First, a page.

New data showing middle-class household incomes growing at the fastest rate since the recession seemed to confirm that a recovery that’s remained grudgingly slow and uneven is finally touching the lives of ordinary Americans.
Millions of Americans escaped poverty last year and incomes rose at their biggest gain ever, as the 6-year long economic recovery finally hit home for households. Median middle-class wages surged 5.2% between 2014 and 2015, the Census Department said Tuesday, the first annual increase since 2007, just before the economy plunged into recession.
Even better, the strongest gains were concentrated among lower-income groups.
Through the end of 2015, employers had added about 12.5 million jobs, and the unemployment rate was nearly cut in half, to 5.0% from 9.5%.
Job growth was robust in 2015, averaging just over 200,000 per month.
The Census data was “superb in almost every dimension,” said Larry Mishel, president of the left-leaning Economic Policy Institute, on Tuesday. After such a deep recession caused by a financial crisis, incomes were “submerged” for many years, he noted. “This one year almost single-handedly got us out of the hole. That’s worth celebrating.”
EPI charted the difference between incomes for all households and for the non-elderly, or working age, Americans. Working-age households did better, Mishel said, highlighting the role the labor market played.
— Elise Gould (@eliselgould) September 13, 2016
A stronger job market doesn’t just mean more people employed, Mishel added. It means more hours worked for more people, and better wages for most workers.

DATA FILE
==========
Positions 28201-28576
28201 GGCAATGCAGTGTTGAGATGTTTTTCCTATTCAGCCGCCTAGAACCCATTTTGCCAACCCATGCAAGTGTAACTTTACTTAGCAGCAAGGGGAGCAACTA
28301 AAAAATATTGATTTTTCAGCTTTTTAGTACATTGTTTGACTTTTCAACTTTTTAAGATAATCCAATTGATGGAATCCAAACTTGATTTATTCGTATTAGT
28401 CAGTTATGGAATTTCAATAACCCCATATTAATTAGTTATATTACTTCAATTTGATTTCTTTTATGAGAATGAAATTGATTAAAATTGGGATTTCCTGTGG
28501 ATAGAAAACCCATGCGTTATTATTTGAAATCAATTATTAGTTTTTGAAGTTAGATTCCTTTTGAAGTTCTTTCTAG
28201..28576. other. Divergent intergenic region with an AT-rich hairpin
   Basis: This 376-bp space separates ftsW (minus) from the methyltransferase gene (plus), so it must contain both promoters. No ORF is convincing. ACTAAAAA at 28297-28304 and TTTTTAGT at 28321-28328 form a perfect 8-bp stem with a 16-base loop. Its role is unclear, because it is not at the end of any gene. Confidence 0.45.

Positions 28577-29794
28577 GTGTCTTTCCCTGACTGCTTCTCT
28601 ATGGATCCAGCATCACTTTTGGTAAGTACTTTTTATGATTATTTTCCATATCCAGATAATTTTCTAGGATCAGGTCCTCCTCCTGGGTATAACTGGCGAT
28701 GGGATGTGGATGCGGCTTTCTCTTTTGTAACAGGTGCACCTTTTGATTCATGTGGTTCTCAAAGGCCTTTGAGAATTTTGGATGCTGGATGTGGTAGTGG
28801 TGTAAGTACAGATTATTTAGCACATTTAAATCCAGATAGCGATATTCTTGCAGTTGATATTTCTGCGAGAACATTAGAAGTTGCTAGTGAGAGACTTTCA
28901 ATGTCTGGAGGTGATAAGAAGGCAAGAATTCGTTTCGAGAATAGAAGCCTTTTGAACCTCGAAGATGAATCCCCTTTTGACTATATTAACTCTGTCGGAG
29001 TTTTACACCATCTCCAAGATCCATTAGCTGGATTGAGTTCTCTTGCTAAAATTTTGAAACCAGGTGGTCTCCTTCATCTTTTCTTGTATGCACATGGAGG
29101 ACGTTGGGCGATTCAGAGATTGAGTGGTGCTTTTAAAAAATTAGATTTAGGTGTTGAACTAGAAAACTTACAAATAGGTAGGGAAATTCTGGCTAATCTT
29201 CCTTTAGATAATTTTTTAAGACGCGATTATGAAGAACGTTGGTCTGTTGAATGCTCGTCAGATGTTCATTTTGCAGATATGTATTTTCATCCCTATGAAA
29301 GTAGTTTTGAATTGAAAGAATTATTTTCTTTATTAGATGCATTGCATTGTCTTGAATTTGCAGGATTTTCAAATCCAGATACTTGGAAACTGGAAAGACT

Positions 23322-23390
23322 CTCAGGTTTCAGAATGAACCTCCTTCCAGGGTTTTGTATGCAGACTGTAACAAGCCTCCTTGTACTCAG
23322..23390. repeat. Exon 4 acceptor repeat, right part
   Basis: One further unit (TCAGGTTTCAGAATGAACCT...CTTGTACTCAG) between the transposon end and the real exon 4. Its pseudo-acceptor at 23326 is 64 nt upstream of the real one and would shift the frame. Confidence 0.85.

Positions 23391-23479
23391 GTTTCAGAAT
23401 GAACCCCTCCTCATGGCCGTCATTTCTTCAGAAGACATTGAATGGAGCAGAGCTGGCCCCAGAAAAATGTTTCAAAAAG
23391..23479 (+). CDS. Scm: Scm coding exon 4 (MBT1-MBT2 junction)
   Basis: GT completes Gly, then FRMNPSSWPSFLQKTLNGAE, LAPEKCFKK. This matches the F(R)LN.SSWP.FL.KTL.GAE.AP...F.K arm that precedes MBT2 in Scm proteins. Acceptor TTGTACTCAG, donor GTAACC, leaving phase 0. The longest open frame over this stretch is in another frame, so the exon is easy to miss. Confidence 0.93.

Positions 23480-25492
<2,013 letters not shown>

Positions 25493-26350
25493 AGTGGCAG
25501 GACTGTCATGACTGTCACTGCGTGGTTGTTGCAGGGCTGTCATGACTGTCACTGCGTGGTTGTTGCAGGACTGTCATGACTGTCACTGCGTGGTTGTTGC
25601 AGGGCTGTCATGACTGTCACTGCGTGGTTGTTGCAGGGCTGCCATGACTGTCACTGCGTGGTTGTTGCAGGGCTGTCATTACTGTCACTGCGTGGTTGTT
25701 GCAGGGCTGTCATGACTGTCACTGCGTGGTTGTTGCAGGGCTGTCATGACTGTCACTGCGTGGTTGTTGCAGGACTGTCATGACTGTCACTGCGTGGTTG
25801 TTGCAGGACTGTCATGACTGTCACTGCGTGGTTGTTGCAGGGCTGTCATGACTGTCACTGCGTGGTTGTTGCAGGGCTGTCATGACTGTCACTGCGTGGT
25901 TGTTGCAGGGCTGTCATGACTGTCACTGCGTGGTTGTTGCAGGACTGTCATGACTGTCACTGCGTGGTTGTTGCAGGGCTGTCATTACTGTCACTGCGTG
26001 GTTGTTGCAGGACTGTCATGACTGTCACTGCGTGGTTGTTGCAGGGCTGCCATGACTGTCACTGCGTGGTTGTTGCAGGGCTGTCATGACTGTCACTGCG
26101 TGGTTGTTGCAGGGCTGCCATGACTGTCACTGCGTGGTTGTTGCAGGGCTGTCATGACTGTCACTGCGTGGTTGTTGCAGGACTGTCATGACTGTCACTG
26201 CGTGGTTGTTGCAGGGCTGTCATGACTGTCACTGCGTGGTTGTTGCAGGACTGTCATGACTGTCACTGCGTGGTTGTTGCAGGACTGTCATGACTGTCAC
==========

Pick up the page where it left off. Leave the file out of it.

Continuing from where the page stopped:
To be sure, incomes were helped along by stagnant inflation. If inflation had run at a more normal rate, Mishel said, incomes would have risen about 3%. And they have not yet regained the peak they set in 1999.
Also, income inequality, measured by the Gini coefficient, was unchanged from 2014 to 2015.
Still, economists were cheered by the data.
The recovery from the recession wasn't spectacular, but the important thing is that it's been persistent. Still going seven years later.
— Justin Wolfers (@JustinWolfers) September 13, 2016
Census also reported that the number of people living in poverty fell by 3.5 million from 2014 to 2015. That took the poverty rate down 1.2 percentage points, the sharpest annual decline since 1968.
The data was released just as the Federal Reserve begins preparations for a highly-anticipated policy meeting. Several Fed officials have said in recent weeks that they feel confident enough in the economy to seriously consider a second interest rate increase at next week’s policy meeting.
But on Monday, Fed Governor Lael Brainard sounded a very dovish tone in a speech. The Phillips Curve, a relationship between falling unemployment, rising wages, and increasing inflation, may have broken down, she said, as inflation has remained below the Fed’s target for 51 straight months.
Central bank policymakers often repeat that they are “data-dependent,” meaning they rely on the economic reports released every month, and sometimes every week, to guide their decisions. The Census report is a rare look at a full year at a time.